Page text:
One of the four key principles of standard medical ethics is the principle of autonomy, which I’ve written about here. Autonomy means that patients are in control of their own bodies and make the key decisions about what sort of medical care they will (or will not) receive. For children, this principle means that the child’s parents make these decisions.
There are exceptions, as with all things in medicine. For example, if a child’s physicians believe that the parent’s choice will harm the child, the physician can ask a court to intervene. This is a very rare occurrence, but it happens sometimes. I have been involved in a few of those cases. But that’s not what I’m writing about now — I’m writing about nearly-adults, those children who are almost independent, but not quite.
The law generally defines the age of majority, the point at which a child is no longer a child and may decide these things for herself, at age eighteen, although there are variations between states. (The situation is different for so-called emancipated minors — those rare children who are entirely self-supporting.) What should we do when such a near-adult and her parents disagree about the treatment the child should get? There have been several recent examples of the variety of things that can happen then.
One case is that of Dennis Lindberg, a fourteen-year-old boy who died from leukemia in 2007. Dennis was a Jehovah’s Witness and, like others in his faith, rejected blood transfusions, even in life-saving situations. It is common for the courts to mandate transfusions in very small children over the objections of Jehovah’s Witness parents. The rationale for this is that a small child is too young to decide himself if he agrees with his parents. Dennis’s doctors went to court to get such an order.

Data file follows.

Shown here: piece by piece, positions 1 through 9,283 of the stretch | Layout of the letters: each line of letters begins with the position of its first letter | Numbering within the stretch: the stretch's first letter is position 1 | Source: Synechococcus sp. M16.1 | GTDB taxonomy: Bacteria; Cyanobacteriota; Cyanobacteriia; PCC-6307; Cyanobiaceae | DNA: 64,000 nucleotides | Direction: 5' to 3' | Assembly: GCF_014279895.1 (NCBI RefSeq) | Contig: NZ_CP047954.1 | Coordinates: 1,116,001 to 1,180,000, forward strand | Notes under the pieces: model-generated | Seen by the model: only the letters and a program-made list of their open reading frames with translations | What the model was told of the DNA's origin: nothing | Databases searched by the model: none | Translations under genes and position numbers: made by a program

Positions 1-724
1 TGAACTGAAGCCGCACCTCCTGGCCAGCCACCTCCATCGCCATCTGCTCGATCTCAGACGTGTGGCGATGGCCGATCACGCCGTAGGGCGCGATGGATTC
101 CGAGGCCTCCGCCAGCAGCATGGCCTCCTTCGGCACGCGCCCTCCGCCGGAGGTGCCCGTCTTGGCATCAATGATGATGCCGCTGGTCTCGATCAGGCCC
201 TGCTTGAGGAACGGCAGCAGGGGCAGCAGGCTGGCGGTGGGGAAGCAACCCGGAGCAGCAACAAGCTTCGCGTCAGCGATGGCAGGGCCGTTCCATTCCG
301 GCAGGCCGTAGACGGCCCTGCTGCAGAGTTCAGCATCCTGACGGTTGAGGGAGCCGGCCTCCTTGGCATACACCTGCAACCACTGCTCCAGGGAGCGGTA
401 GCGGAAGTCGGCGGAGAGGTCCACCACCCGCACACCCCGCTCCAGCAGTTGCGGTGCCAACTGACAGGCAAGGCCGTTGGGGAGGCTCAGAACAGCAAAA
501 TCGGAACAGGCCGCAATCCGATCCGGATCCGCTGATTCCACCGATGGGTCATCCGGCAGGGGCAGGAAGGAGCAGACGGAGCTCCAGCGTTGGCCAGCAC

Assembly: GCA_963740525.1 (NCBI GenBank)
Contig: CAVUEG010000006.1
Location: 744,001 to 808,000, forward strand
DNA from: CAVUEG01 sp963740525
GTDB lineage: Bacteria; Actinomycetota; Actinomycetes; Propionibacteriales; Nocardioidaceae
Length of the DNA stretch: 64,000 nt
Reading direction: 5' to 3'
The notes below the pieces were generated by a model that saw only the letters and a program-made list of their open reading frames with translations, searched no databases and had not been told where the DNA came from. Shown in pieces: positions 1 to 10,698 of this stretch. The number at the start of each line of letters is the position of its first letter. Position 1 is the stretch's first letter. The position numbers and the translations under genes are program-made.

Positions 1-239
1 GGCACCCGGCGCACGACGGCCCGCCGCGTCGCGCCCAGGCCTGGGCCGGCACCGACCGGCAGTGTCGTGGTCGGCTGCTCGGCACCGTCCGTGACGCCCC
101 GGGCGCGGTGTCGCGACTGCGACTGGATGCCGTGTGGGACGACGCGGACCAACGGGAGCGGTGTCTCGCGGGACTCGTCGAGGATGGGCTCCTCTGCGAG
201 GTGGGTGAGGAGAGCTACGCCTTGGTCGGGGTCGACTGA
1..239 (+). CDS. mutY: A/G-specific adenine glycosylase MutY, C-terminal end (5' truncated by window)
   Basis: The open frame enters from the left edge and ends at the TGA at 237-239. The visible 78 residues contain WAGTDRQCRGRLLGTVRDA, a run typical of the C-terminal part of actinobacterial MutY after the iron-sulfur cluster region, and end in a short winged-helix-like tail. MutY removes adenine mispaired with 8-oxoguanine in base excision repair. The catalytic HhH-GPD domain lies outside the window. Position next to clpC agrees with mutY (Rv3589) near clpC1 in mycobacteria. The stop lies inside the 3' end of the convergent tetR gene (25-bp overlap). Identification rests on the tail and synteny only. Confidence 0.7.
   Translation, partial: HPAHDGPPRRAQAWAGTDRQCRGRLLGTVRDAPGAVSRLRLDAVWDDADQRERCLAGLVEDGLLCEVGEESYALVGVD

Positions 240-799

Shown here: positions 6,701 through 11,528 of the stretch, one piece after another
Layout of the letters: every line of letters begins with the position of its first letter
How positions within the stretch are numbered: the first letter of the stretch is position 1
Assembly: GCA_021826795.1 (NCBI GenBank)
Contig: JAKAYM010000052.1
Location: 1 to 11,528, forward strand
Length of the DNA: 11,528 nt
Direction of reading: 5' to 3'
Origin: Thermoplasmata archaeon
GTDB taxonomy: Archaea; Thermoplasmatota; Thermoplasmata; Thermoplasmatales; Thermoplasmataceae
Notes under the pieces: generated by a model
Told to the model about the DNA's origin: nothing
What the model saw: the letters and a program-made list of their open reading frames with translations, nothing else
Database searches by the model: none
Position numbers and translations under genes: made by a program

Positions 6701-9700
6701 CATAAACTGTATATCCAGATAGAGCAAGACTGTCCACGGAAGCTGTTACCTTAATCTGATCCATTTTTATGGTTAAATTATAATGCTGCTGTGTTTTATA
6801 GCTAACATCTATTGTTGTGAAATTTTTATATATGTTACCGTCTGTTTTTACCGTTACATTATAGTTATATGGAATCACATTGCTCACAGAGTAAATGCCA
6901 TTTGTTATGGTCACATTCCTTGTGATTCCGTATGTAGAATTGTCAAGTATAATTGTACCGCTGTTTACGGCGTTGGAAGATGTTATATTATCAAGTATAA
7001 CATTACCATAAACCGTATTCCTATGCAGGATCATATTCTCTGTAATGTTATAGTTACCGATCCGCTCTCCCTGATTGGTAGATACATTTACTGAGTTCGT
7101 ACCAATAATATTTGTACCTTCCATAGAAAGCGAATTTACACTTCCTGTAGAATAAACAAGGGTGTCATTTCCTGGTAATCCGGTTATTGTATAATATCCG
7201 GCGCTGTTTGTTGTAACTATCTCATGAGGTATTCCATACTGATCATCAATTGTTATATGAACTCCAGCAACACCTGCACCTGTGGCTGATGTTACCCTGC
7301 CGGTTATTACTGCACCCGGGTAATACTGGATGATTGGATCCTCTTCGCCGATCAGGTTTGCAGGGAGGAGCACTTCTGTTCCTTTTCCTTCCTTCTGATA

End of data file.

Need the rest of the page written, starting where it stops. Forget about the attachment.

But this case was different — Dennis was not a toddler or small child. He was an aware, articulate, young man who understood the meaning of both his illness and the consequences of not getting the transfusion. The court ruled that Dennis had the right to make his own choice, which he did.
His case dramatized a very grey area in medical ethics — when ought a young person be able to make these decisions on his own? In my own career I have had several occasions when an adolescent disagreed with the doctors, his parents, or both about what to do. In all those situations everyone eventually came to an understanding. That’s the best outcome, of course, but these will always be ambiguous situations because children mature at differing rates. Some thirteen-year-olds are wiser than seventeen-year-olds. For that matter, some young adolescents are wiser than others who have already attained the magic age beyond which we give them the right to make all these decisions.
If you are interested in these kinds of ethical questions as they relate to children, here is an excellent site from the ethics program at Seattle Children’s Hospital with a good list of further readings. And here is another example of a teen (with the support of his parents) going to court to assert his right to refuse standard therapy for cancer.